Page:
Me and the Mrs. popped in a thrift store today that we had never been to and WOW they had a very large selection of books. All genres were covered including my favs (science fiction/fantasy/horror), the quality of them was excellent, and the prices were on the cheap (.79 cents for paperbacks and $1.50 for hardcovers). I picked up 4 very nice hardcovers...

                Sisterhood Of Dune by Brian Herbert and Kevin J. Anderson (2011 Tor 1st edition)
                The Gods Themselves by Isaac Asimov (1972 Doubleday book club edition)
                The Goblin Mirror by C.J. Cherryh (1992 Del Rey 1st edition)
                Foreigner by C.J. Cherryh (1994 DAW 1st edition)

                With finds like these, I'll definitely be going back often! :-)
                1.50 for hardcovers!!!!!!!!!
                Any Gene Wolfe , Jack Vance or Moorcock?
                "From time to time I demonstrate the inconceivable, or mock the innocent, or give truth to liars, or shred the poses of virtue.(...) Now I am silent; this is my mood." From Sundrun's Garden, Jack Vance.
                "As the Greeks have created the Olympus based upon their own image and resemblance, we have created Gotham City and Metropolis and all these galaxies so similar to the corporate world, manipulative, ruthless and well paid, that conceived them." Braulio Tavares.

                Comment


                • #9
                  Originally posted by zlogdan View Post

                  1.50 for hardcovers!!!!!!!!!
                  Any Gene Wolfe , Jack Vance or Moorcock?
                  No, unfortunately there weren't any of those authors. There was an Arthur C. Clarke, some Elizabeth Moon, and a few Stephen King trade paperbacks.
                  "He found a coin in his pocket, flipped it. She called: 'Incubus!'
                  'Succubus,' he said. 'Lucky old me.'" - Michael Moorcock The Final Programme

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                  • #10
                    Hidden Histories: A Spotter's Guide to the British Landscape by Mary-Ann Ochota

                    It’s on the shelf awaiting a damn good reading.

                    Comment


                    • #11
                      And the Weak Suffer What They Must by Yanis Varoufakis. It's about the EU and austerity and how our money got in such a mess because we didn't listen to Keynes. Also at the same time I got Dibs: in search of self by Virginia Axline which is a history of a disturbed child finding identity through play therapy.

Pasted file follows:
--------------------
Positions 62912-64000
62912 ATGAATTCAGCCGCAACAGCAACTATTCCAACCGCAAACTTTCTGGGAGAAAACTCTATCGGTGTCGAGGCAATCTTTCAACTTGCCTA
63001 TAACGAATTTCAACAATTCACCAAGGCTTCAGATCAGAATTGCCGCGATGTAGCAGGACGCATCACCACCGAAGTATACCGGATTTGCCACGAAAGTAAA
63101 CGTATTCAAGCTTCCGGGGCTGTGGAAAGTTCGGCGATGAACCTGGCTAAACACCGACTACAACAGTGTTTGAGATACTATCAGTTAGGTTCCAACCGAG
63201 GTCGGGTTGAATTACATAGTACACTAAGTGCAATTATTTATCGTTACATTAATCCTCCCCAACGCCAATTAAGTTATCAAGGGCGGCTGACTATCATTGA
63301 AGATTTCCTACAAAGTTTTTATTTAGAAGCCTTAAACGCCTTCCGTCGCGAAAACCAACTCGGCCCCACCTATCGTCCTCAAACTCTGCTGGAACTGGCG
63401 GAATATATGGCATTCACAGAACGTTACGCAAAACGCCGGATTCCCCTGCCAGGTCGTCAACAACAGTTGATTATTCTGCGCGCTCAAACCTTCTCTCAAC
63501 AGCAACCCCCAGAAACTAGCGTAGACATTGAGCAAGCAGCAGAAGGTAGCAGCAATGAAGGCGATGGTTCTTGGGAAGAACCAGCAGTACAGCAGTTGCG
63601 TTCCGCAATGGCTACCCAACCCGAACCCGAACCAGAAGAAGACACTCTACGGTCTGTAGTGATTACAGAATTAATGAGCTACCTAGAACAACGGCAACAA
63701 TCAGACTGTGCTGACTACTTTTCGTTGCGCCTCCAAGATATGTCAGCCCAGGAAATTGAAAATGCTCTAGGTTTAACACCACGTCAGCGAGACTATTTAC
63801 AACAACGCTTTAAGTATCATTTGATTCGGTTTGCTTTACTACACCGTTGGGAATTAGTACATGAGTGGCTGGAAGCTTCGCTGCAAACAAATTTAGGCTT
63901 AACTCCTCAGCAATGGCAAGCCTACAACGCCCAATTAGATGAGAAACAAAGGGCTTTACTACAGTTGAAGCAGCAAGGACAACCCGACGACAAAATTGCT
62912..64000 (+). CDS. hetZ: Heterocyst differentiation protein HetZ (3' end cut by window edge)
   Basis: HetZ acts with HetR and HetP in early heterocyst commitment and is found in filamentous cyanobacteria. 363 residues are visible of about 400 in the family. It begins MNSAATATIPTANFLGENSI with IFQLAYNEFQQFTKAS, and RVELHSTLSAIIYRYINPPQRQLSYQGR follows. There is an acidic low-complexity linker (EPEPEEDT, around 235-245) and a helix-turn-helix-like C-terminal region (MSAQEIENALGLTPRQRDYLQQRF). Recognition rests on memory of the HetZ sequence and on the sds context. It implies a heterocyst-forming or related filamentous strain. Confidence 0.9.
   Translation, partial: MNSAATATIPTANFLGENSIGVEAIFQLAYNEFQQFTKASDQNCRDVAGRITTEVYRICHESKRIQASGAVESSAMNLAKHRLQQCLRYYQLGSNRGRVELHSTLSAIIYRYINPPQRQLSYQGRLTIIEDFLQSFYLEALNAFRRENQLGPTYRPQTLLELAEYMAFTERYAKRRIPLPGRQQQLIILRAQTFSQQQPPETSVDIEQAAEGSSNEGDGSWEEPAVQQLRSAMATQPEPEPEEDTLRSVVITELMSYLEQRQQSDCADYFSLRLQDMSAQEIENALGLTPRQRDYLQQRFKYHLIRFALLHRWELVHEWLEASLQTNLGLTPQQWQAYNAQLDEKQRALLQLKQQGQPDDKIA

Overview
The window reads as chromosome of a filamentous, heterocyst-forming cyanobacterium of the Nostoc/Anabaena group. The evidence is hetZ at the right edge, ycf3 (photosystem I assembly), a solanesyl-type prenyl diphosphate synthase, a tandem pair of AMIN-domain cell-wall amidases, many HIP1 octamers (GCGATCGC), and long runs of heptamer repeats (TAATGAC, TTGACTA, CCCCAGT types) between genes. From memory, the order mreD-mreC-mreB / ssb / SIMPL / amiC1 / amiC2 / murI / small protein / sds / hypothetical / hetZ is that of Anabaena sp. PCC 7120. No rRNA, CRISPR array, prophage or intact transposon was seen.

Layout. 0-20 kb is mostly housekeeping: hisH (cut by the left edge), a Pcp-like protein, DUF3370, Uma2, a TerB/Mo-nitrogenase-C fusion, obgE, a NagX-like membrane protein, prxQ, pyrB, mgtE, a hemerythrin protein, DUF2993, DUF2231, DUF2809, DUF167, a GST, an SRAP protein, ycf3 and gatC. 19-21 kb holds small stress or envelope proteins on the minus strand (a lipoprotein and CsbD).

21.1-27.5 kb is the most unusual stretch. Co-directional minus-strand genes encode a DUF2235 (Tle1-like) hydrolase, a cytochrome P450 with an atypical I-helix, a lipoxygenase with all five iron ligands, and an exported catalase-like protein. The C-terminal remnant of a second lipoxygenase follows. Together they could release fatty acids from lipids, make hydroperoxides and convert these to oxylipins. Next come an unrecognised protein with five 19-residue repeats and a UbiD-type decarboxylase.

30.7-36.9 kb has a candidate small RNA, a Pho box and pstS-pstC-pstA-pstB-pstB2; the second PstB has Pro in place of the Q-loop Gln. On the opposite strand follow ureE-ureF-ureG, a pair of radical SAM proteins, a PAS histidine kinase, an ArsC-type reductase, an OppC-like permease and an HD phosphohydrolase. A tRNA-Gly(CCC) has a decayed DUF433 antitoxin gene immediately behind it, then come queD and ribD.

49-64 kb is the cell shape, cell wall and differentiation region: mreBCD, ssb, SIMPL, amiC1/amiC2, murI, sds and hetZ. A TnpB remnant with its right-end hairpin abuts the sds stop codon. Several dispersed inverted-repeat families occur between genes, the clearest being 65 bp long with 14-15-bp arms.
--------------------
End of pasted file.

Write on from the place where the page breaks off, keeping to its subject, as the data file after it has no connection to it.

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                      • #12
                        I picked these up yesterday at a thrift store I don't go to nearly enough...

                        Morlock Night by K.W. Jeter (1979 DAW 1st edition)
                        Cloud Atlas by David Mitchell (2012 Random House Movie Tie-In edition)
                        Norse Mythology by Neil Gaiman (2017 Norton 1st edition)
                        King And Emperor by Harry Harrison and John Holm (1996 Tor 1st edition)

                        2 hardcovers and 2 paperbacks for $9, not a bad deal.
                        "He found a coin in his pocket, flipped it. She called: 'Incubus!'
                        'Succubus,' he said. 'Lucky old me.'" - Michael Moorcock The Final Programme

                        Comment


                        • #13
                          Originally posted by Jack Of Shadows View Post
                          I picked these up yesterday at a thrift store I don't go to nearly enough...

                          Morlock Night by K.W. Jeter (1979 DAW 1st edition)
                          Cloud Atlas by David Mitchell (2012 Random House Movie Tie-In edition)
                          Norse Mythology by Neil Gaiman (2017 Norton 1st edition)
                          King And Emperor by Harry Harrison and John Holm (1996 Tor 1st edition)

                          2 hardcovers and 2 paperbacks for $9, not a bad deal.
                          Morlock Nights is a strange one, supposedly the first steam punk novel, but Warlord of the Air should get that credit really. Credit to Jeter and Powers for inventing the term though. It is an odd book being an instalment in a series the rest of which were not written, some good moments.